rectum


Also found in: Thesaurus, Medical, Acronyms, Encyclopedia, Wikipedia.

rec·tum

 (rĕk′təm)
n. pl. rec·tums or rec·ta (-tə)
The terminal portion of the large intestine, extending from the sigmoid colon to the anal canal.

[Middle English, from Latin (intestīnum) rēctum, straight (intestine), neuter of rēctus; see reg- in Indo-European roots.]
American Heritage® Dictionary of the English Language, Fifth Edition. Copyright © 2016 by Houghton Mifflin Harcourt Publishing Company. Published by Houghton Mifflin Harcourt Publishing Company. All rights reserved.

rectum

(ˈrɛktəm)
n, pl -tums or -ta (-tə)
(Anatomy) the lower part of the alimentary canal, between the sigmoid flexure of the colon and the anus
[C16: shortened from New Latin rectum intestinum the straight intestine]
Collins English Dictionary – Complete and Unabridged, 12th Edition 2014 © HarperCollins Publishers 1991, 1994, 1998, 2000, 2003, 2006, 2007, 2009, 2011, 2014

rec•tum

(ˈrɛk təm)

n., pl. -tums, -ta (-tə).
the terminal section of the large intestine, ending in the anus.
[1535–45; < New Latin rēctum (intestīnum) the straight (intestine)]
Random House Kernerman Webster's College Dictionary, © 2010 K Dictionaries Ltd. Copyright 2005, 1997, 1991 by Random House, Inc. All rights reserved.

rec·tum

(rĕk′təm)
The lower end of the digestive tract, extending from the colon to the anus.
The American Heritage® Student Science Dictionary, Second Edition. Copyright © 2014 by Houghton Mifflin Harcourt Publishing Company. Published by Houghton Mifflin Harcourt Publishing Company. All rights reserved.

rectum

The last part of the colon, where feces collect before leaving the body.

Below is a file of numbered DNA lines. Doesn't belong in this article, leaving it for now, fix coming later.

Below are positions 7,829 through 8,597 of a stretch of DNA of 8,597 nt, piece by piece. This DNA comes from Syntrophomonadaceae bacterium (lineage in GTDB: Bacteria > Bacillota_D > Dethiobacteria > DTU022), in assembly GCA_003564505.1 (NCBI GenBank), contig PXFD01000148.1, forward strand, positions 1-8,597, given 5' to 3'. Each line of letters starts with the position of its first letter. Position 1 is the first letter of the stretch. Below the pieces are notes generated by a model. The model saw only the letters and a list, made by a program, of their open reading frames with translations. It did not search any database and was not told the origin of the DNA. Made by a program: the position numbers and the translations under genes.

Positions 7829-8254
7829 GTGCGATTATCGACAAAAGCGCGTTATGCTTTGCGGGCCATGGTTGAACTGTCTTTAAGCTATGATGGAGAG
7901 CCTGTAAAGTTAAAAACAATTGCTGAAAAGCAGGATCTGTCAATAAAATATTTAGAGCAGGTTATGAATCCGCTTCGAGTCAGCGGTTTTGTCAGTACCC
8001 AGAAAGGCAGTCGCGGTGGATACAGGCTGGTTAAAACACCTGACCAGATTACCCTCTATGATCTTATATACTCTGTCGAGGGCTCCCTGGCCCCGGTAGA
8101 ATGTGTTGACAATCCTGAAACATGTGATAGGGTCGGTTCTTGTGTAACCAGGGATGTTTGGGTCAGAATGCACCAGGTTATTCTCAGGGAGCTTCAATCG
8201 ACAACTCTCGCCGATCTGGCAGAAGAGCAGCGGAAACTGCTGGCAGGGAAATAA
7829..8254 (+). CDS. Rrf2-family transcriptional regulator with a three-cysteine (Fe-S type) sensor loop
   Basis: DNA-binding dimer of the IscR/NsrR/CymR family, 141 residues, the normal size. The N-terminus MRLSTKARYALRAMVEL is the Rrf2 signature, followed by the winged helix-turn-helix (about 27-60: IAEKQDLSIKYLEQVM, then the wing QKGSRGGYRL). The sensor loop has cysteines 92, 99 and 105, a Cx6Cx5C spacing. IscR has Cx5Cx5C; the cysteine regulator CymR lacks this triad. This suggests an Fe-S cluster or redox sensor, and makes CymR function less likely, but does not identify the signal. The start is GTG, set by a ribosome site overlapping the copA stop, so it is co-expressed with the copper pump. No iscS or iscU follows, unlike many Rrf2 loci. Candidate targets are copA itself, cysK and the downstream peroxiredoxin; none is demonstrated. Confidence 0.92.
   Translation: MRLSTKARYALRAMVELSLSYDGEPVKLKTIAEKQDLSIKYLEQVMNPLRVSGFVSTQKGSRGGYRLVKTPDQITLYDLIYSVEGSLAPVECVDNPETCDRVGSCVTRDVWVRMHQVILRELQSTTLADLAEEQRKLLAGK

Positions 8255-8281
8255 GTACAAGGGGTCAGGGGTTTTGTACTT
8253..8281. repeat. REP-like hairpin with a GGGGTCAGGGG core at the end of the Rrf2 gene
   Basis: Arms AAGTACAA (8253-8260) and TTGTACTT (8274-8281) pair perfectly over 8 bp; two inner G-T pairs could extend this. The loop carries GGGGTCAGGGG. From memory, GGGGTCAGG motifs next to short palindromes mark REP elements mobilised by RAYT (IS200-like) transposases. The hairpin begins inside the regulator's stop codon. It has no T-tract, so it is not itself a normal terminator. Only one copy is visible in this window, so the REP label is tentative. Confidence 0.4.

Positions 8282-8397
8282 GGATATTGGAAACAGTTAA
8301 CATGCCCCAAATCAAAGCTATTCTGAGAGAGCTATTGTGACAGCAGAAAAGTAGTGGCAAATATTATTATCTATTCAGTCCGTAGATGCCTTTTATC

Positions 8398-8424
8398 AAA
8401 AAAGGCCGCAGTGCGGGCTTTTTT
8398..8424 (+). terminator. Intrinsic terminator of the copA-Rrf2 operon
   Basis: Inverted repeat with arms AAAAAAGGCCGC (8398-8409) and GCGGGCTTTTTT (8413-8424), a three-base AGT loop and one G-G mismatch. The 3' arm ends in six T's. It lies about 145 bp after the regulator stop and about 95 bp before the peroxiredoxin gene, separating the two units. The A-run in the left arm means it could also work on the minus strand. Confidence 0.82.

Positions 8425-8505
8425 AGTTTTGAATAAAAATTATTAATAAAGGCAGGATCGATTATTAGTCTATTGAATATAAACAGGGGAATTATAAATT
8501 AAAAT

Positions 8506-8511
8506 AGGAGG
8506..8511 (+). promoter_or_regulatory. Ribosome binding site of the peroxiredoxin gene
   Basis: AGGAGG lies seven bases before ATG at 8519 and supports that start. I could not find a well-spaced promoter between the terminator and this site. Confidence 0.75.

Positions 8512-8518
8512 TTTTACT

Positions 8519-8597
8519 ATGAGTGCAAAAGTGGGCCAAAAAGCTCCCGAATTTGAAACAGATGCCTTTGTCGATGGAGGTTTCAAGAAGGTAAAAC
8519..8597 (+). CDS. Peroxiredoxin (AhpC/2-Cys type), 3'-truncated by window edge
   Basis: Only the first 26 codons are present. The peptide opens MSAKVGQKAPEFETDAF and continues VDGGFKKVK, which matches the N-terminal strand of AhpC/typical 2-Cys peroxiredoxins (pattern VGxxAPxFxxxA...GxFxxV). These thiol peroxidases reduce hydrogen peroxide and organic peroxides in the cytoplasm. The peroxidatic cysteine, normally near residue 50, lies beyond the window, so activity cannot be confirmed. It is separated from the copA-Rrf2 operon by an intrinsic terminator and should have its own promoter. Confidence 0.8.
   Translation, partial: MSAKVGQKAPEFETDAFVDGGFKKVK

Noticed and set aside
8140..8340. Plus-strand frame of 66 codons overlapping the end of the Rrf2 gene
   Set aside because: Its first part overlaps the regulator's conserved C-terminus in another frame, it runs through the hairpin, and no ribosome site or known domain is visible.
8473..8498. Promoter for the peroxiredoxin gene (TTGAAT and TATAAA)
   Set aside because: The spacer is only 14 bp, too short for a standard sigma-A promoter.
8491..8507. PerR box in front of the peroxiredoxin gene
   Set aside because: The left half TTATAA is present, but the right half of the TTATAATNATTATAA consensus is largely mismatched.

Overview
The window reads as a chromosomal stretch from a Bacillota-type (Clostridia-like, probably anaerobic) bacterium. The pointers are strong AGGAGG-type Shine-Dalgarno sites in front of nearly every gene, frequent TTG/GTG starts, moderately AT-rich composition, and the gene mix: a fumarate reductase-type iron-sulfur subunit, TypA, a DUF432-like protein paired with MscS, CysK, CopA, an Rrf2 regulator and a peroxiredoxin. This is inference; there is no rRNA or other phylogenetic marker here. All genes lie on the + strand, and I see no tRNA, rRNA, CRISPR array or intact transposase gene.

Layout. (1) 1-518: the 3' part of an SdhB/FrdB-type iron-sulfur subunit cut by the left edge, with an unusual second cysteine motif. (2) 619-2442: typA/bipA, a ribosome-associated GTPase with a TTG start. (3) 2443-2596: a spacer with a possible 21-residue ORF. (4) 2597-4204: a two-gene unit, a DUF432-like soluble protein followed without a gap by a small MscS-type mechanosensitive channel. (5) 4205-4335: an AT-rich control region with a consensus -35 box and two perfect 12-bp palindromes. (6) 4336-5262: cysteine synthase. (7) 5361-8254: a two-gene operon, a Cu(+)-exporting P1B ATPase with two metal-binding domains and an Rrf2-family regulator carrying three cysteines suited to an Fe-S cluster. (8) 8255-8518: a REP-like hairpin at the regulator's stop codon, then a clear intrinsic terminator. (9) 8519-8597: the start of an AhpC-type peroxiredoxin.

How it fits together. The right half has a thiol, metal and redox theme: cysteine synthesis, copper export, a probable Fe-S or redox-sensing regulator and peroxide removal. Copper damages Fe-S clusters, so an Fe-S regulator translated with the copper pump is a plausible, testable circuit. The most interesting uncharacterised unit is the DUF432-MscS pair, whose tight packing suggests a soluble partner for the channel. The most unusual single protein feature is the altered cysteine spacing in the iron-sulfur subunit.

Dictionary of Unfamiliar Words by Diagram Group Copyright © 2008 by Diagram Visual Information Limited
ThesaurusAntonymsRelated WordsSynonymsLegend:
Noun1.rectum - the terminal section of the alimentary canalrectum - the terminal section of the alimentary canal; from the sigmoid flexure to the anus
body part - any part of an organism such as an organ or extremity
arteria rectalis, rectal artery - one of the arteries supplying the rectal area
large intestine - beginning with the cecum and ending with the rectum; includes the cecum and the colon and the rectum; extracts moisture from food residues which are later excreted as feces
anus - the excretory opening at the end of the alimentary canal
Based on WordNet 3.0, Farlex clipart collection. © 2003-2012 Princeton University, Farlex Inc.

rectum

noun
Related words
adjective rectal
Collins Thesaurus of the English Language – Complete and Unabridged 2nd Edition. 2002 © HarperCollins Publishers 1995, 2002
Translations
مِعَى مُسْتَقيم
konečník
endetarm
pärasool
peräsuoli
végbél
endaòarmur
tiesioji žarna
taisnā zarna
konečník
anüsrektum

rectum

[ˈrektəm] N (rectums, recta (pl)) (Anat) → recto m
Collins Spanish Dictionary - Complete and Unabridged 8th Edition 2005 © William Collins Sons & Co. Ltd. 1971, 1988 © HarperCollins Publishers 1992, 1993, 1996, 1997, 2000, 2003, 2005

rectum

[ˈrɛktəm] nrectum m
Collins English/French Electronic Resource. © HarperCollins Publishers 2005

rectum

n pl <-s or recta> → Rektum nt (spec), → Mastdarm m